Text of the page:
The Cabinet Office has announced former British Army Lieutenant General Doug Chalmers as the government’s preferred candidate to chair ethics watchdog the Committee on Standards in Public Life.
CSPL has been without a chair since the end of last month, when former MI5 director-general Lord Jonathan Evans completed his five-year term at the helm of the independent body.
Chalmers joined the Army as a private in 1984 and was stationed in England, Wales, Scotland, Northern Ireland, Germany, Cyprus and the United States over the following 37 years. His deployments included Iraq and Afghanistan.
Chalmers’ final appointment was as deputy chief of defence staff, responsible for military strategy and operations, from 2018 to 2021. He has served as master of Emmanuel College, Cambridge since October 2021.
His confirmation as CSPL chair is subject to a pre-appointment hearing in front of members of parliament’s Public Administration and Constitutional Affairs Select Committee.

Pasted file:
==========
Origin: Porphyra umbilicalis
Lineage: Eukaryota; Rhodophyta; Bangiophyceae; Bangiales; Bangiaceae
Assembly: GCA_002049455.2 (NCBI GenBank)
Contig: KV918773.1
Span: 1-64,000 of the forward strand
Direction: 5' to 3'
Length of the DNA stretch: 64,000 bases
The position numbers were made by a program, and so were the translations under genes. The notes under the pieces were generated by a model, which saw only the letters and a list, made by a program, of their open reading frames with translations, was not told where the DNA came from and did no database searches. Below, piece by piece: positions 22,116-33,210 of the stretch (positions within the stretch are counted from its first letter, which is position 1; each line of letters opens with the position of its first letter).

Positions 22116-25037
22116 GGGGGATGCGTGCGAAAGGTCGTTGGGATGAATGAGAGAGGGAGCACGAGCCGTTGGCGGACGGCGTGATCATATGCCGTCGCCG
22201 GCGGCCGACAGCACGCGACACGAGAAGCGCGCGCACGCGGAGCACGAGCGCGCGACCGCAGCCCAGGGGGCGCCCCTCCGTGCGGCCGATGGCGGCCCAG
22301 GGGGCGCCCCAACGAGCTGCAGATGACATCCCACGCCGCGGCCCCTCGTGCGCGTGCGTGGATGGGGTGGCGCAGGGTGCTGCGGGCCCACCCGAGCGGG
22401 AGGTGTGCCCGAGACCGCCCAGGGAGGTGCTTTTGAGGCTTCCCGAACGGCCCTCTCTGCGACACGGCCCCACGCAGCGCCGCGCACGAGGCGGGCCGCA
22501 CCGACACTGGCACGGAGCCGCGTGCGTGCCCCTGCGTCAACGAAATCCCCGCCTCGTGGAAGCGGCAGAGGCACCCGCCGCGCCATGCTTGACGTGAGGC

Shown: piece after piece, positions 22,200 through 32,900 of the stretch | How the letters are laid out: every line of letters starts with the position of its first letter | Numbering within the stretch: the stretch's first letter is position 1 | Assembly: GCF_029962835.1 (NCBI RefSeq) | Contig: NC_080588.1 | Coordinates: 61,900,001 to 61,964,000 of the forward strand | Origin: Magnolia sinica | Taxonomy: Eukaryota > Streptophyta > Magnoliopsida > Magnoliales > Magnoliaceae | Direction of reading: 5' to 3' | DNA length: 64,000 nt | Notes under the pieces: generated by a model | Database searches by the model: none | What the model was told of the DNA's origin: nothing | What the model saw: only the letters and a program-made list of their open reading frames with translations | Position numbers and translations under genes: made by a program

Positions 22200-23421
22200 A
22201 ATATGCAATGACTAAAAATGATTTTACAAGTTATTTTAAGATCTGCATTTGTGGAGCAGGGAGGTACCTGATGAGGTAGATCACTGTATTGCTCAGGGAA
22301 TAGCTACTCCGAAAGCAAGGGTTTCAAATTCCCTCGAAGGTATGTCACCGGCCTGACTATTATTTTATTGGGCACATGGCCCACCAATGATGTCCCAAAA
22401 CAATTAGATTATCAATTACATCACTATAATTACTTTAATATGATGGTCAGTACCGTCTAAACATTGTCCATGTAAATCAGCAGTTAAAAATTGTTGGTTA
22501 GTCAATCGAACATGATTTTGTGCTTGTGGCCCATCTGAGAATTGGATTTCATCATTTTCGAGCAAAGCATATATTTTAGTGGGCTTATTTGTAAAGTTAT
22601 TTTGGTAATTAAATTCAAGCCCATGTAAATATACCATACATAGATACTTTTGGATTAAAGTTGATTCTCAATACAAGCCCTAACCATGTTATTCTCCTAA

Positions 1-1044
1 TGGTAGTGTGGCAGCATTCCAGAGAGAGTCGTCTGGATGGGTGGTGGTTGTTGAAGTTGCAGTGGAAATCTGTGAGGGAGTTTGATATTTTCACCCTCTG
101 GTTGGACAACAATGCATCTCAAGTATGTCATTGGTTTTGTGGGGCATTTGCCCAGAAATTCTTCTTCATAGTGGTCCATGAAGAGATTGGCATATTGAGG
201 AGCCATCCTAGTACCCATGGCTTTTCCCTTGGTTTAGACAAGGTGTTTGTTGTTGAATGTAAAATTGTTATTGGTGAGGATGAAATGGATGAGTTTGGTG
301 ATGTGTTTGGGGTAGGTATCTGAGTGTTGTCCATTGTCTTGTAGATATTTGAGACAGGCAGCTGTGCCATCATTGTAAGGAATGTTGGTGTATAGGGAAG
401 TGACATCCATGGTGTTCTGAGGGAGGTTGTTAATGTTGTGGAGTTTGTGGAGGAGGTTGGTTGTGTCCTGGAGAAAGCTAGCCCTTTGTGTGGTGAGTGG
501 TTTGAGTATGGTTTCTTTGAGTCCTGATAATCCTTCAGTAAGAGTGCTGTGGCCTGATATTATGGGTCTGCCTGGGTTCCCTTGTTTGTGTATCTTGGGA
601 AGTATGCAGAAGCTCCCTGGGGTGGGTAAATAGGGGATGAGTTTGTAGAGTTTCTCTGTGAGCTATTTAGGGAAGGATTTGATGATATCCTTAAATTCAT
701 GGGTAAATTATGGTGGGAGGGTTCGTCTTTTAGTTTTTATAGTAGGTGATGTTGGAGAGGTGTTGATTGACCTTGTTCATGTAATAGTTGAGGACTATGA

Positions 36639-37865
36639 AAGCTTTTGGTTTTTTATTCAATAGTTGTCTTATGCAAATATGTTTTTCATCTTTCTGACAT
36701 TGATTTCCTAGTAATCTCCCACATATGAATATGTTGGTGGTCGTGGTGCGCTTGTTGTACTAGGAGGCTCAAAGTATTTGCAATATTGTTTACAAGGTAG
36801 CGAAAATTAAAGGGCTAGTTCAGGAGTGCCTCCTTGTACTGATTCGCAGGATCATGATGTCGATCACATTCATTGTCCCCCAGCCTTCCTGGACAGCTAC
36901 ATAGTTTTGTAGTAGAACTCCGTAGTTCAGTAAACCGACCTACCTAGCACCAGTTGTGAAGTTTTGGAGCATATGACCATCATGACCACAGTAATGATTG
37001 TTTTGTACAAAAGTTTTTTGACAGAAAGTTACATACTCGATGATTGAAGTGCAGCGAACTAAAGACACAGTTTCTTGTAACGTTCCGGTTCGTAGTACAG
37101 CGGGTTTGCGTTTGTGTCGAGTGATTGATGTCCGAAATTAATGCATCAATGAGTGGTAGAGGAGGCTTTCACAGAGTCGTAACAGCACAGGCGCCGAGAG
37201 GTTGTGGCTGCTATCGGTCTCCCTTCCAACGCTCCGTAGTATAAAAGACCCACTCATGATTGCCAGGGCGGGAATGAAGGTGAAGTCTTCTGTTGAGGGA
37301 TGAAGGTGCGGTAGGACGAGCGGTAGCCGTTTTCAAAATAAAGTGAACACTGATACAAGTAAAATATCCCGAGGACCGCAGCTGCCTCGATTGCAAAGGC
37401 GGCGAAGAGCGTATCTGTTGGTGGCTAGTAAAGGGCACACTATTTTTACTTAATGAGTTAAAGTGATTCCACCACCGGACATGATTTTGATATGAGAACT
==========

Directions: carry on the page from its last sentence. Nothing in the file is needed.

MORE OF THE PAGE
The Cabinet Office said it expected Chalmers to take up his new role “shortly”.
Deputy prime minister Oliver Dowden said Chalmers was an “excellent” candidate to succeed Evans at CSPL.
“His extensive and versatile experience in the Army, government and academia will be a great asset to the committee in helping to uphold ethical standards of conduct across public life,” he said.
In addition to serving as master of Emmanuel College, Chalmers sits on the management board for the university’s Centre for Geopolitics. He is also the colonel commandant of the Army’s Queen’s Division.
CSPL was created in 1994 as part of the Major government’s response to persistent sleaze allegations in Westminster.
It conducts broad inquiries, collecting evidence to assess institutions, policies and practices and makes recommendations to the prime minister.
The committee promotes the “seven principles of public life”, developed by its founding chair Lord Michael Nolan.
Over his five-year term in office at CSPL, Evans issued numerous unflinching evaluations of concerning developments in government. The next print edition of Civil Service World will feature an in-depth interview with him.